COVID-19 Can Drive Equitable Child Welfare Policy

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COVID-19 Can Drive Equitable Child Welfare Policy

Claire Crowley

The current national conversation on the ways institutional racism is embedded within our public systems is desperately needed and long overdue. While the justice system deserves the focus it has received, the child welfare system also demands significant reform.

Decades of data show that families of color are subject to child protection investigations and state oversight at disproportionately high rates. Children of color are separated from their parents more often, experience a higher number of placements while in foster care, and are reunited with their families less frequently than their white counterparts.1 These disparities are especially pronounced for Black and Native American families.

The current pandemic highlights the urgent need to acknowledge how child welfare policies contribute to these disparate outcomes. As COVID-19 has forced agencies across the country to quickly shift operations, interim policies and procedures have been put in place with serious impact on children and families. Coupled with existing gaps in the system, many of these policies have the potential to exacerbate current inequities and create new barriers for families of color.

Families working toward reunification have been particularly affected by the changes to child welfare policies and practice in response to COVID-19. Delayed or suspended court operations have slowed the process for families seeking reunification, while decreased community-based services have left system-involved families with less support. At the same time, major changes to family visitation policies have interrupted a critical aspect of support for children safely returning home.

At the start of the pandemic, many child welfare agencies suspended or reduced in-person family time, also called visitation, between children and their parents or siblings—oftentimes in ways that did not align with federal guidance. These changes were made without adequate support to ensure that virtual visits via phone and video conference were equitably accessible for all separated families.

Interruptions to quality family visitation caused by the pandemic are sure to have significant consequences. Research shows that visitation frequency greatly affects children’s well-being. Children in foster care who have frequent contact with their parents exhibit far fewer behavioral issues, adjust better to placement, and report less anxiety and depression than children whose visits with parents are either infrequent or nonexistent.2 Regular and consistent family time can reduce the trauma associated with removal and decrease the sense of abandonment that children often experience when they are separated from their families.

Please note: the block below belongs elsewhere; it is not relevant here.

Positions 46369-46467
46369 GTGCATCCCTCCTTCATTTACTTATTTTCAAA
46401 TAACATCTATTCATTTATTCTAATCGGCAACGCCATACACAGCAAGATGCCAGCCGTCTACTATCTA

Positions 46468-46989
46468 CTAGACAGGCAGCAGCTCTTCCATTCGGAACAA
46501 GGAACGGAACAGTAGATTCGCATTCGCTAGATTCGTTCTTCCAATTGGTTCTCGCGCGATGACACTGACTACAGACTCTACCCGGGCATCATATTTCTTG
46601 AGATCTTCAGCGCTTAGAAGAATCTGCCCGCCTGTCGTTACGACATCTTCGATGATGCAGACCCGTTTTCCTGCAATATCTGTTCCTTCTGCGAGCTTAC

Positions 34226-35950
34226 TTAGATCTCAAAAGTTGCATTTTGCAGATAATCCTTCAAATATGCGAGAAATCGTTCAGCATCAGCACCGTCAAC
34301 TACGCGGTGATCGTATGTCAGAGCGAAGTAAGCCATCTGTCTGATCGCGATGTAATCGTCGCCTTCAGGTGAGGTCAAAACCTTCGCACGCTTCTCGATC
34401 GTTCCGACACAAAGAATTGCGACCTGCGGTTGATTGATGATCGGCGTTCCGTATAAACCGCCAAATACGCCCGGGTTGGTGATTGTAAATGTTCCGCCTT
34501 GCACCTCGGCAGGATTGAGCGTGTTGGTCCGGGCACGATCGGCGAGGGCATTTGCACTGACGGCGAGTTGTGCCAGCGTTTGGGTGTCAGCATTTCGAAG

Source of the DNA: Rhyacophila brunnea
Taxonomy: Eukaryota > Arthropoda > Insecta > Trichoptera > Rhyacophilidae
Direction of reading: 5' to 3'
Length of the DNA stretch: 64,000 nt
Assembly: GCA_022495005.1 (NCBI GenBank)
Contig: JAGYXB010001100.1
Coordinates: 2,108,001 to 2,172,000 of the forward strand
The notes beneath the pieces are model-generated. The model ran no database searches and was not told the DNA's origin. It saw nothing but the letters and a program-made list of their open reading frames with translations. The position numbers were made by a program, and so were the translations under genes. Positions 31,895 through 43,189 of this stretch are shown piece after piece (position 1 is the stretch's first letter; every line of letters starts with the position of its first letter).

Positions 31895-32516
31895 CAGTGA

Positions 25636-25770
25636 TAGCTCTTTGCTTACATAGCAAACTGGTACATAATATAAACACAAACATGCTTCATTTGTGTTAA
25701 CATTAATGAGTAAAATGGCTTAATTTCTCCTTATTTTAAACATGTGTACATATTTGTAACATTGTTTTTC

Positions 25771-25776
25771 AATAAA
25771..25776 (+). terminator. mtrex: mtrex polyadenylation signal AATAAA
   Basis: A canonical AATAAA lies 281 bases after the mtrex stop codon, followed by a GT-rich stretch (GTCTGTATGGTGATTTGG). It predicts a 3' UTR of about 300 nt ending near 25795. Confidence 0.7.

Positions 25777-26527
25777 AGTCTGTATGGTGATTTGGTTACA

Perhaps most importantly, visitation is highly correlated with successful reunification. Contact between a child and their biological family is the single most important factor related to whether the child remains in out-of-home care.3 Any interruption to high-quality visitation and reunification services can have lifelong consequences for families: The time a parent is given to work toward reunification before their parental rights are terminated is currently limited by federal timelines enacted by the Adoption and Safe Families Act.4

Despite the essential nature of family time, child welfare agencies have historically struggled to ensure frequent and high-quality visits between parents and their children in care. Visits are usually held outside the home, in office-like settings, and without adequate opportunities for natural parent-child interactions. Workers can create barriers to reunification by documenting their observations of family time without providing real-time parenting skill coaching or even transparent conversations with a parent about the worker’s concerns. For families of non-dominant cultures, typical visitation practices have the potential to be particularly devastating due to the likelihood of white- and dominant- class and cultured assumptions being embedded in the system assessment of parenting practice.